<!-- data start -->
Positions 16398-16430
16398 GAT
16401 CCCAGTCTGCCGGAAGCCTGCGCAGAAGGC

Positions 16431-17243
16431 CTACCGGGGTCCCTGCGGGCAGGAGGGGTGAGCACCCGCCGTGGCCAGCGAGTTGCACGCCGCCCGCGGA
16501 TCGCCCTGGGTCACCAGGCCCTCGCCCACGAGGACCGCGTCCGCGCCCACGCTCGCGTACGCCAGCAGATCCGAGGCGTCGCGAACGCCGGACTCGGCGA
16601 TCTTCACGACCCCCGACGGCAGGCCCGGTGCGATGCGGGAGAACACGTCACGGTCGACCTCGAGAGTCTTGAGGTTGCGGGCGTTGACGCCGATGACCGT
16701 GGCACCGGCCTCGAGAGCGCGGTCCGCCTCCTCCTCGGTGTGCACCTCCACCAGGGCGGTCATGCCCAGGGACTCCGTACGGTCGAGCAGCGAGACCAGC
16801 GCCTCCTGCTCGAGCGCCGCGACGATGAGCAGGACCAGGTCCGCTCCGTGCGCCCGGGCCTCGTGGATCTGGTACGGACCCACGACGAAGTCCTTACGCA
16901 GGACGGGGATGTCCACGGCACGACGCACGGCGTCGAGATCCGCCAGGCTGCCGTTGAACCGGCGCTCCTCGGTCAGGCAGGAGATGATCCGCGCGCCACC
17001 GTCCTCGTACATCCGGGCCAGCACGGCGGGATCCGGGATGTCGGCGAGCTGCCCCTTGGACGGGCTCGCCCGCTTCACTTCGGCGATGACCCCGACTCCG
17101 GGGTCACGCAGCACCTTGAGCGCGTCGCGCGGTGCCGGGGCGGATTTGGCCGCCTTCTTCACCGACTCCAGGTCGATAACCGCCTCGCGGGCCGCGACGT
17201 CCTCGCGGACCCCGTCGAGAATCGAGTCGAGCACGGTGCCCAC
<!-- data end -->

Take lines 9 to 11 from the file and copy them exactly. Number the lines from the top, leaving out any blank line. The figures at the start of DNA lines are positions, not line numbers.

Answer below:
16801 GCCTCCTGCTCGAGCGCCGCGACGATGAGCAGGACCAGGTCCGCTCCGTGCGCCCGGGCCTCGTGGATCTGGTACGGACCCACGACGAAGTCCTTACGCA
16901 GGACGGGGATGTCCACGGCACGACGCACGGCGTCGAGATCCGCCAGGCTGCCGTTGAACCGGCGCTCCTCGGTCAGGCAGGAGATGATCCGCGCGCCACC
17001 GTCCTCGTACATCCGGGCCAGCACGGCGGGATCCGGGATGTCGGCGAGCTGCCCCTTGGACGGGCTCGCCCGCTTCACTTCGGCGATGACCCCGACTCCG